Cliffortia odorata L.f.
Common names: wild vine (Eng.); wildewingerd, wildevyerank (Afr.)
A hardy evergreen groundcover, with attractive, oval, green leaves, spreading vigorously in full sun or part shade.
Cliffortia odorata is a scrambling shrub that produces many vine-like stems, up to 1 m long and forms dense thickets in sheltered places. The young stems are hairy and slightly pink, but later become hairless and rust-brown. The leaves are alternate, simple, toothed, non-spiny, dark to yellow green, leathery and hairy only on the lower surface. When rubbed, the leaf is aromatic. The leaf surface is covered in straight, parallel lateral veins that are closely spaced and emerge at an angle from the midrib. These veins are conspicuously indented on the upper surface and run straight into the margins.
This shrub has unisexual flowers, either on separate plants or on the same plant, very rarely with bisexual flowers. These flowers are small and inconspicuous, borne in the leaf axils. The plant flowers throughout the year, except in autumn (May to February). The fruit is dry and enclosed in the hardened calyx.
Cliffortia odorata is not threatened, and is assessed as one of the Least Concern (LC) species in South Africa at present.
Distribution and habitat
The wildewingerd is widespread on damp mountain slopes of the Western Cape, the Eastern Cape and KwaZulu-Natal, in places where moisture is readily available and often beside rivers.
Derivation of name and historical aspects
This genus is named in honour of George Clifford (1865–1760), who was a rich Anglo-Dutch financier and also a director of the Dutch-East India Company. Clifford was a keen horticulturist and owned a famous garden and zoo in Amsterdam. The species name odorata means ‘scented’, referring to the aromatic leaves.
Cliffortia is a genus of ± 120 species that belongs in the Rosaceae, a large family, comprising of 120 genera with ± 3 000 species worldwide and includes many well-known plants, such as apples, plums, prunes (Prunus), pears (Pyrus), and strawberries (Fragaria). This family also includes one of the most popular ornamental plants in the world, namely roses (Rosa).
The rose family is not well represented in southern Africa, with only 9 genera and about 150 species, with many of them being common and occupying a variety of habitats. Other noteworthy southern African members are C. ferruginea (glossy cliffortia or glastee), C. ruscifolia (climber’s friend or steekbos), Prunus africana (African almond) and Leucosidea sericea (oldwood).
Flowers are wind pollinated and are unisexual (male or female), which means that stamens (male) and ovaries (female), do not occur in the same flower.
The leaves of Cliffortia odorata have a variety of medicinal uses in traditional medicine and some of its properties are now recognized in modern pharmacology. The leaves are used to treat cattle, goats and dogs, and as a lotion to wash wounds, infected sores, bites, blisters and to soothe haemorrhoids. It is also taken orally to treat mouth and throat infections, diphtheria, colds, flu, headaches, sore throats, sinus, chills, fevers, painful menstruation and threatened miscarriages.
Because of its long and flexible but strong stems, and dense and clustered form, Cliffortia odorata was harvested and used to build huts in the old days, particularly the dome-shaped, mat-covered huts of the KhoiKhoi people.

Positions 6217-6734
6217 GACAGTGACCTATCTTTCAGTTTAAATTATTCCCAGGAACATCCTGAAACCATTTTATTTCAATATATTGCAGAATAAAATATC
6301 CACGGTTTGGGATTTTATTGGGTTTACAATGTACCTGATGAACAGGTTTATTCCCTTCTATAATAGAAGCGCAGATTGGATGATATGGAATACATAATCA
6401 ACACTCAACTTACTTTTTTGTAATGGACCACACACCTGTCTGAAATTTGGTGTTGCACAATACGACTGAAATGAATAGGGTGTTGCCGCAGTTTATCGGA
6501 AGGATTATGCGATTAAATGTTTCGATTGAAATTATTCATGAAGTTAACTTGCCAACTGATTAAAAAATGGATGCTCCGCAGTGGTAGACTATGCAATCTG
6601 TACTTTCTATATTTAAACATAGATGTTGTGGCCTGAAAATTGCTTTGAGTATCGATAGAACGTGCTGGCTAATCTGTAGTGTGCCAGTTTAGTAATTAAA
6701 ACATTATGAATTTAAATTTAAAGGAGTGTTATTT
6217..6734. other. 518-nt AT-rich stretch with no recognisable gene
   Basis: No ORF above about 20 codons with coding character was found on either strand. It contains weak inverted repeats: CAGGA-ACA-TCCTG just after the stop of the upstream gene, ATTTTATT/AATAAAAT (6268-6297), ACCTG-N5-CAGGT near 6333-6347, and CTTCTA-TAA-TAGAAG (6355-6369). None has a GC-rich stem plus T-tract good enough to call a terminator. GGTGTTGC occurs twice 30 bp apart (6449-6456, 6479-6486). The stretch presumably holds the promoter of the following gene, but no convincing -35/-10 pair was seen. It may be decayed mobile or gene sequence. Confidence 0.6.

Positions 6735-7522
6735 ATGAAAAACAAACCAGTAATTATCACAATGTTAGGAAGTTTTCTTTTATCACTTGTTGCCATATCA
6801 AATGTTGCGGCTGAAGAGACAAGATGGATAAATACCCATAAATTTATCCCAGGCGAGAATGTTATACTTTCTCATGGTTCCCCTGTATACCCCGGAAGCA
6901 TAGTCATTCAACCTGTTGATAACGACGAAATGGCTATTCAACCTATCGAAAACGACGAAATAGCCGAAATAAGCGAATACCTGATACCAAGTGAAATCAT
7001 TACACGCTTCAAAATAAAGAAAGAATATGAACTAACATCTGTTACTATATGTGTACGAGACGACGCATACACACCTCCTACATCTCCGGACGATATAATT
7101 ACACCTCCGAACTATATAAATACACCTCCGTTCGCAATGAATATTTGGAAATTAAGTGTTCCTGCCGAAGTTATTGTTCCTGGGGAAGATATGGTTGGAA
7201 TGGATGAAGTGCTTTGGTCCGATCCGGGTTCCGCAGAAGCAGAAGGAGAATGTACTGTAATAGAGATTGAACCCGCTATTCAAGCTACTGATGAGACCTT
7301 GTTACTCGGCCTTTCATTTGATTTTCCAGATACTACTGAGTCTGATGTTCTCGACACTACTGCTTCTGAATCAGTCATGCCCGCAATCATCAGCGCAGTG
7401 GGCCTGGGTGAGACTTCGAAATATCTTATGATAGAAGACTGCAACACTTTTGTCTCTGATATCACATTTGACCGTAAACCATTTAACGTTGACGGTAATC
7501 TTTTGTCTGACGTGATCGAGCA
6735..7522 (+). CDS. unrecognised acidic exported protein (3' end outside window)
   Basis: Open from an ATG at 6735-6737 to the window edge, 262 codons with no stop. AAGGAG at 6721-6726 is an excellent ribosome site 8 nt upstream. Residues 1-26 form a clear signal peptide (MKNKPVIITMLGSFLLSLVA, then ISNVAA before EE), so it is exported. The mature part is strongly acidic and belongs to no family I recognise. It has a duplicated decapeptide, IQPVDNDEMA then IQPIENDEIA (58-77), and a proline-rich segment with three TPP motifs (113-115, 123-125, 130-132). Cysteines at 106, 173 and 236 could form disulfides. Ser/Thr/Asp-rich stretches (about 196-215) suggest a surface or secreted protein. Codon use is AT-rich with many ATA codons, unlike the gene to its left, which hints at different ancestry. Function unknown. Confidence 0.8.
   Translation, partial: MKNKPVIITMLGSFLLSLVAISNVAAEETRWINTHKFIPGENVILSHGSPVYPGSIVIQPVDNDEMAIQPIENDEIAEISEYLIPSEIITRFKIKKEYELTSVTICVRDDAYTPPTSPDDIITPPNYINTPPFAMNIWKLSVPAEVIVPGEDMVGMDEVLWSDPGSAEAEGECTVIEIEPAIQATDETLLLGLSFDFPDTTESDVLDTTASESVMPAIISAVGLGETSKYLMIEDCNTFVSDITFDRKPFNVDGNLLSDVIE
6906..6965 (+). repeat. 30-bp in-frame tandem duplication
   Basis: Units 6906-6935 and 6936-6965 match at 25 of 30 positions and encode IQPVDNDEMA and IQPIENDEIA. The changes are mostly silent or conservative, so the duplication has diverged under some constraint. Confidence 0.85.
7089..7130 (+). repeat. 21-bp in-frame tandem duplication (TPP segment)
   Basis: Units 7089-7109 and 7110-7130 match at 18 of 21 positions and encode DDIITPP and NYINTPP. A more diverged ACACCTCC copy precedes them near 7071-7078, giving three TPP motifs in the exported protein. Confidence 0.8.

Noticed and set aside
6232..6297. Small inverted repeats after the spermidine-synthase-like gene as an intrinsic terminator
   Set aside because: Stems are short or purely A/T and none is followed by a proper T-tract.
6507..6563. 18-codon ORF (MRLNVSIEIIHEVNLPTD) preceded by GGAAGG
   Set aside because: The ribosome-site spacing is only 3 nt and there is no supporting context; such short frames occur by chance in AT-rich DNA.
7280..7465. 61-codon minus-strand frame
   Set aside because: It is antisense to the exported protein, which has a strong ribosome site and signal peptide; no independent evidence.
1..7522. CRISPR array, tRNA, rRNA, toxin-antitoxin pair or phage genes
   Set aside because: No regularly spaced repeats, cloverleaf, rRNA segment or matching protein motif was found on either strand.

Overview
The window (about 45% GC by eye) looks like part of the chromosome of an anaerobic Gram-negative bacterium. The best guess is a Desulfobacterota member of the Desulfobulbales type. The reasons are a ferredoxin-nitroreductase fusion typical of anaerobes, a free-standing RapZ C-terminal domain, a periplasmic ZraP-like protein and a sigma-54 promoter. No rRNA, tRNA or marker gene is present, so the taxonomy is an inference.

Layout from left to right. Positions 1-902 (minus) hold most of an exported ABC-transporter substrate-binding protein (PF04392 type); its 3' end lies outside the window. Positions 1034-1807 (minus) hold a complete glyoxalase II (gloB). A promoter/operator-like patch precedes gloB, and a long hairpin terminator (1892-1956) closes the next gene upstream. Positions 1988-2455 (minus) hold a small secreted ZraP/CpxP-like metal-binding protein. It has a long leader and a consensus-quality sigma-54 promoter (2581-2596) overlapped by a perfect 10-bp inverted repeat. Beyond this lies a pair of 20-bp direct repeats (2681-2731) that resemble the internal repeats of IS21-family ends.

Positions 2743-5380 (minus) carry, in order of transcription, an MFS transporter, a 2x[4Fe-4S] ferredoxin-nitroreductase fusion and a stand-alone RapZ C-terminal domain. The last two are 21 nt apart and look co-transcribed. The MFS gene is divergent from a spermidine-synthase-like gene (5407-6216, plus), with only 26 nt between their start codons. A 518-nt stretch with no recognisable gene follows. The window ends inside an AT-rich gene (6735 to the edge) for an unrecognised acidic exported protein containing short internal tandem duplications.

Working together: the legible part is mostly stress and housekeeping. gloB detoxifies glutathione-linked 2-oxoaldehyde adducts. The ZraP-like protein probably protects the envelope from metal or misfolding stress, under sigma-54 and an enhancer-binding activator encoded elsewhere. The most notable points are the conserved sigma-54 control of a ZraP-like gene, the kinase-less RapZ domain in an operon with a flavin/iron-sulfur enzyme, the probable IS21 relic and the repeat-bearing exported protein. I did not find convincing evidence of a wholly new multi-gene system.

Growing Cliffortia odorata
Cliffortia odorata can be grown in full sun or semi-shade, although it forms a tighter shrub in full sun. It is also very attractive when allowed to scramble over a slope or retaining walls. It is a useful filler in a shrubbery or mixed border.
In the garden, Cliffortia odorata is very easy to care for, adapting to most soils, surviving on little additional water once established and spreading vigorously. The basic requirements are full sun and well-drained soil. It is good in fynbos gardens as it is hardy and water-wise.
This plant can be propagated from cuttings taken in spring and autumn, which root easily within 2 to 3 weeks, or by removing rooted runners. The young plants react very well to feeding, and pinching the tips of the young stems encourages bushy growth.
- Goldblatt, P. & Manning, J. 2000. Cape Plants. A conspectus of the Cape flora of South Africa. Strelitzia 9. National Botanical Institute, Pretoria & Missouri Botanical Garden, Missouri.
- Jackson, W.P.U. 1977. Wild flowers of Table Mountain. Howard Timmins, Cape Town.
- Jackson, W.P. 1980. Wild flowers of the Fairest Cape. Howard Timmins (Pty) Ltd. Cape Town.
- Operation wildflower: accessed 21 January 2019. https://www.operationwildflower.org.za/index.php/component/joomgallery/climbers/cliffortia-odorata-wildewingerd-il-1721
- Powrie, F. 1998. Grow South African Plants. A gardener's companion to indigenous plants. National Botanical Institute, Cape Town.
- Roberts, M. 1990. Indigenous healing plants. Southern Book Publishers, Halfway House, Johannesburg.
- Trinder-Smith, T.H. 2003. The Levyns Guide to the plant genera of the south western Cape. Bolus Herbarium, UCT, Red Roof Design CC, Cape Town
- Viljoen, C. 2005. Cliffortia ferruginea L.f. (Rosaceae). PlantZAfrica. Internet. http://pza.sanbi.org/Cliffortia-ferruginea
Kirstenbosch National Botanical Garden
Plant Type: Ground Cover, Shrub
SA Distribution: Eastern Cape, KwaZulu-Natal, Western Cape
Soil type: Sandy, Loam
Flowering season: Spring, Early Summer, Late Summer, Winter
PH: Acid, Neutral
Flower colour: Green, Red
Aspect: Full Sun, Morning Sun (Semi Shade), Afternoon Sun (Semi Shade)
Gardening skill: Easy